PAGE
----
Smoothies are not as healthy as they appear to be because they also lots of sugar.

(Mirror Daily, United States) – George Osborne, the British Chancellor, announced that Great Britain will adopt the sugar tax on all such drinks except for fruit juices and smoothies. This means that the British people will end up paying the same amount of money on fruit juice as they pay on soda, but researchers warn them that fruit juice has a high sugar content as well.

After the announcement was made, a team of scientists decided to test the sugar quantities in the exempt drinks. Their discoveries were published in the journal BMJ Open on the 23rd of March.

According to their analysis, smoothies and fruit juices that target children contain absurdly high amounts of the sweet substance. Their tests show that roughly half of the children oriented beverages were filled with sugar. Only one of those drinks was enough to satisfy the daily recommended dose.

A child must consume approximately 19 grams, or roughly 5 teaspoons of sugar in a day. But almost half of the products that were tested by the team contained that amount.

The researchers tested over 200 smoothies, fruit juices and fruit drinks from the British market. They chose their sample from products that were being sold in major supermarkets like Tesco, Sainsbury’s, Waitrose, Marks and Spencer, Co-op, and Morrisons and Asda.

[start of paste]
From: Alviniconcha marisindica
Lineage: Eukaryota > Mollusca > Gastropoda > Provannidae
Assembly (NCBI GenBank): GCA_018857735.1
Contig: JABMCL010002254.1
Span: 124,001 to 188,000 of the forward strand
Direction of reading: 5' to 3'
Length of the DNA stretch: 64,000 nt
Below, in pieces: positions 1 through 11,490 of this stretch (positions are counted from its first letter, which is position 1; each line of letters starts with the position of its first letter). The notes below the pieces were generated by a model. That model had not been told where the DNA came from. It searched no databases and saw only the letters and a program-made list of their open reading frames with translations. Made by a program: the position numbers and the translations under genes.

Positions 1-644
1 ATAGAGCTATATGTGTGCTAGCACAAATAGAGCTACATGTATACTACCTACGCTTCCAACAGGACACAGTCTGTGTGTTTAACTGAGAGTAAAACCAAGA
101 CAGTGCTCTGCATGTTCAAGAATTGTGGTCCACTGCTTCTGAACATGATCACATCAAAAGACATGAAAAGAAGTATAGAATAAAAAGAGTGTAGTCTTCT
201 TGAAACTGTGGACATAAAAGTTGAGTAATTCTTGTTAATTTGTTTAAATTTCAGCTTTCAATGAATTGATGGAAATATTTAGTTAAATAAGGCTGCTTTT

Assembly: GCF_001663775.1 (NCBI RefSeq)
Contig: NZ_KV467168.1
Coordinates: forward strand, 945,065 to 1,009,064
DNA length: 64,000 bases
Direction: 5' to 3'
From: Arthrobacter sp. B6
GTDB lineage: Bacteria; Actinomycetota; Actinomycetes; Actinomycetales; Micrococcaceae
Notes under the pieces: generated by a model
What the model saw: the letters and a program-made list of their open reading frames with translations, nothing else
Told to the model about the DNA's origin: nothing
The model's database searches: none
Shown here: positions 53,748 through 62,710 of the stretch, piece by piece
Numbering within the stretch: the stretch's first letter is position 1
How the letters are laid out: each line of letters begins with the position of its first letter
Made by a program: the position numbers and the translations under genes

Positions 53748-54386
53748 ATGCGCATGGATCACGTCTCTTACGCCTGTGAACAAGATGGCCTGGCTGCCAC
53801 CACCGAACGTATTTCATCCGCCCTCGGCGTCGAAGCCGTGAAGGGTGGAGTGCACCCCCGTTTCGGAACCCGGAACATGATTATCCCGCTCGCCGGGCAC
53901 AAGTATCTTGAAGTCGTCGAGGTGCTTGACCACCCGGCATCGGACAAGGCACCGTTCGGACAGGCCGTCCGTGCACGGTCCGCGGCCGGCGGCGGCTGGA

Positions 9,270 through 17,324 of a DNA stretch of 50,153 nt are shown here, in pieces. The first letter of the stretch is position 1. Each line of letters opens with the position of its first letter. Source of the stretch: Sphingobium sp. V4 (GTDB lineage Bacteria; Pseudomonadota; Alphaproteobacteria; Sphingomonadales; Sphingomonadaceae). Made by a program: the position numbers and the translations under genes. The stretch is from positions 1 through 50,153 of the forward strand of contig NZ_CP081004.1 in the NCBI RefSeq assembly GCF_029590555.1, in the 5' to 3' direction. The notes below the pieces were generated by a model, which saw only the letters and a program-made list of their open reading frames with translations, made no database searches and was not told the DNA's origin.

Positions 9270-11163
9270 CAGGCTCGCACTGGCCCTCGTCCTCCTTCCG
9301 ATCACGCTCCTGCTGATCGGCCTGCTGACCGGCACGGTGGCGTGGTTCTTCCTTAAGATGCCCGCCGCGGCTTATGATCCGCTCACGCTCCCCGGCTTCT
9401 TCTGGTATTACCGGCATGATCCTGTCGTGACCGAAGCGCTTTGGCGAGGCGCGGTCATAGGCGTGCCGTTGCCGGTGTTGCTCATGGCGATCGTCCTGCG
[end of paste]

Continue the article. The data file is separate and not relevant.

They searched for naturally and added sugars present in 100 ml of content. The levels of sugar were through the roof.

The average level of sugar in 21 juices was of 10.7 grams in 100 ml of content. But 24 smoothies took the lead with 13 grams of the substance present in 100 ml of juice.

Judging by the fact that the children oriented products are usually sold in small recipients, and an average juice box or smoothie bottle measures around 200 or 250 ml, and comparing with the 19 grams DRD, then it’s quite obvious that only one bottle or box of product was more than enough to satisfy an infant’s sugar crave.

A professor of clinical epidemiology at Liverpool University, and the lead author of the study, Simon Capewell, said that most people simply assume that smoothies and other fruit beverages are automatically healthy because they have a high content of fruit.

But this is not always the case seeing as the beverages contain high levels of either sugar, or aspartame. And while the latter was proved safe for consumption, parents should always consider giving real fruits to their children.

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